If you use a service like Netflix or Amazon Prime, have you ever questioned its ability to know you well enough to offer up a film or show that you would be interested in watching? It’s something I’ve wondered about—this capability of presenting me with the right thing at the right time. (It often seems particularly prescient whenever I think of unsubscribing, and hooks me for yet another month.)
Speaking of Netflix, if you’ve ever seen an episode of Sherlock, you’ll be familiar with how Mr. Holmes frequently uses cues from people’s appearances to find out more details about their lives. Often, it is creepy how his observations are precisely accurate, as he catches people off guard.
Obviously, not everyone is a world-famous detective like Holmes or has the predictive algorithms of Netflix behind them, but there are other ways to understand more about people by looking at their attributes and behaviour. For many years, market research departments have worked on profiling customers and audiences using different segmentation algorithms. Similar techniques are at play when it comes to forecasting the behaviour of voters. Using voter profiling, organizations can accurately predict the wants, needs, and actions of people. This is one of the reasons why there is no one-size-fits-all campaign ad anymore. Based on voters’ behaviour and attitudes toward a range of different worldwide issues and interests, messages can be framed or tailored for specific types of voters.
The Obama, Trump, and Brexit campaigns were all heavily backed by voter data analysis. The team behind the current U.S. president employed voter profiling in 17 states, analyzing the online behaviour of an extraordinary amount of individuals, including Facebook, Twitter, and Instagram “likes” as well as smartphone data to segment the public into a number of groups. Imagine looking at the population of 17 states and quickly knowing who liked a specific type of car so you could then send them a personalized message focused on their behaviour and attitudes.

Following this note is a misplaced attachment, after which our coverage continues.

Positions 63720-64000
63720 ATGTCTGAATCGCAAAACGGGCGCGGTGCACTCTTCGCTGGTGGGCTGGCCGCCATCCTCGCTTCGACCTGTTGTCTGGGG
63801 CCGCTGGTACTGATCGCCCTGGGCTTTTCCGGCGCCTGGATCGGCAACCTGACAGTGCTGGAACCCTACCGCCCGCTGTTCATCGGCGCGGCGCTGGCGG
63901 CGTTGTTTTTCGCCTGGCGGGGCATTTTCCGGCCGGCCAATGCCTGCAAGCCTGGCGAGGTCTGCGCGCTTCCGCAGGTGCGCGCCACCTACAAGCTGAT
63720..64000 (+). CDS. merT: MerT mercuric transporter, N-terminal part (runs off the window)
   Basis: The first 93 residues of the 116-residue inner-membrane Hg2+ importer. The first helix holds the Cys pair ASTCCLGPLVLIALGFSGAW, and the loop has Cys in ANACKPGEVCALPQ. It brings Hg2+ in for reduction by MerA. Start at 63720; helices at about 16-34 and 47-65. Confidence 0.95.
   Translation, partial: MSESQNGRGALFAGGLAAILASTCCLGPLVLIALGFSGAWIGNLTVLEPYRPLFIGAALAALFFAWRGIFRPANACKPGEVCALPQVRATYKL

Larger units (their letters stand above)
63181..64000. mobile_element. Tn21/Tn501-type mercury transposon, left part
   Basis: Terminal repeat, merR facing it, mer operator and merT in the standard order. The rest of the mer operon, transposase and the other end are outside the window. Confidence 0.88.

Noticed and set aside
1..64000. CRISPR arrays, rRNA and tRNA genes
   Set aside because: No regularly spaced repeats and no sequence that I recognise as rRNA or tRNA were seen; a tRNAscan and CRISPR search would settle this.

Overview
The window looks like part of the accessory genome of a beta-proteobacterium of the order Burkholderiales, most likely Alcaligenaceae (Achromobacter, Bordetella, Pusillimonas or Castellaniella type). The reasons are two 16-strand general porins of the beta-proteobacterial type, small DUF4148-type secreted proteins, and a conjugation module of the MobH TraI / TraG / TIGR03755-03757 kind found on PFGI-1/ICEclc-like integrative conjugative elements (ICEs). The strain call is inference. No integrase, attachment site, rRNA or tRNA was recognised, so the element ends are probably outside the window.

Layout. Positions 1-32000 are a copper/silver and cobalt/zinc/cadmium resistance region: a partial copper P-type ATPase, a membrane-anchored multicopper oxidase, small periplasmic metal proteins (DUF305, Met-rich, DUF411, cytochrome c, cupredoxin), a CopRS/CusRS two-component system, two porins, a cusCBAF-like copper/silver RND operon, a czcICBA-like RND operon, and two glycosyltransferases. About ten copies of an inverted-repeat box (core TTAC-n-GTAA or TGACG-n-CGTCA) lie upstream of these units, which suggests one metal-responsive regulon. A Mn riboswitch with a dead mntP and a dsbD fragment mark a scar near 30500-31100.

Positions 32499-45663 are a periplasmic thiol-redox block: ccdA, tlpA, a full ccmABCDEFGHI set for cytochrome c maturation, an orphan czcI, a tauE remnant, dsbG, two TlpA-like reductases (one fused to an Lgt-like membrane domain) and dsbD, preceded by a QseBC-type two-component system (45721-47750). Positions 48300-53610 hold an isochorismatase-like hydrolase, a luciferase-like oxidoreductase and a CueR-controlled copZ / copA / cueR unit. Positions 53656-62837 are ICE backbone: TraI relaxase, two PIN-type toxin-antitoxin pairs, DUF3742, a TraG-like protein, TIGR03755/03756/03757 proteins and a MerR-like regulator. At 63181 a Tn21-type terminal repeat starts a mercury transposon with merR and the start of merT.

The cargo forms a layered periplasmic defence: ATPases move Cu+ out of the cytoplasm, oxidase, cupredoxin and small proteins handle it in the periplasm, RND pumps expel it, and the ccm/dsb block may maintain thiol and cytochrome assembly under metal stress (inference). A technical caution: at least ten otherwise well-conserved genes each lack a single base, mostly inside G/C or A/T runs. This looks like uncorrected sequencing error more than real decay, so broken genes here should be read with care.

I also think Facebook and other social media platforms lend themselves to “micro-moments.” These are small instances in someone’s journey where they react to something. By liking a page or a comment on Facebook, searching for a particular topic, or purchasing something via an online platform, these moments in time can actually guide a voter’s journey toward a particular candidate. When a member of the public notices an advertisement addressing a local issue or something that resonates with them, this interaction with a candidate becomes the perfect micro-moment.
Using Voter Profiling to Create Marketing Campaigns
Using voter profiling data can help marketing departments and agencies understand when and how micro-moments happen, assisting them in being able to predict when one will occur in the future. In most political campaigns, playing the tactical game is the key to gaining an advantage. You can’t win the majority by focusing efforts across every city and state. By using voter profiling in specified states, you can actually target those undecided voters. (On the other hand, those undecided voters may actually be strong supporters of a particular candidate but are not willing to show their hand.)
Imagine if you could look at voter profile data in real-time, and even examine previous election voting results, to understand how an advertisement performed or created a buzz. This is why I feel voter profiling will actually help from not only this political sense, but also brand perspective. Marketers will be able to harness this data ecosystem to target and predict behaviour in relation to their brand and products.
About the Logit Group
The Logit Group is a leader among data collection firms, and our ongoing commitment has been to develop and administer industry-best technologies as the basis of our research execution. We offer online and offline services including; Global Panel Sourcing, B2C Phone Research, Mall Intercepts, In-depth interview (IDI) recruitment, Focus group recruitment, customized reporting, and more.
Jake Pryslak, commonly known as the Research Geek, is a 3-time award-winning market researcher, blogger and speaker. He’s a current Forbes columnist who is active across a plethora of social media channels. His aim is to share his market research knowledge with others in the industry. You can find his blog and social media channels here.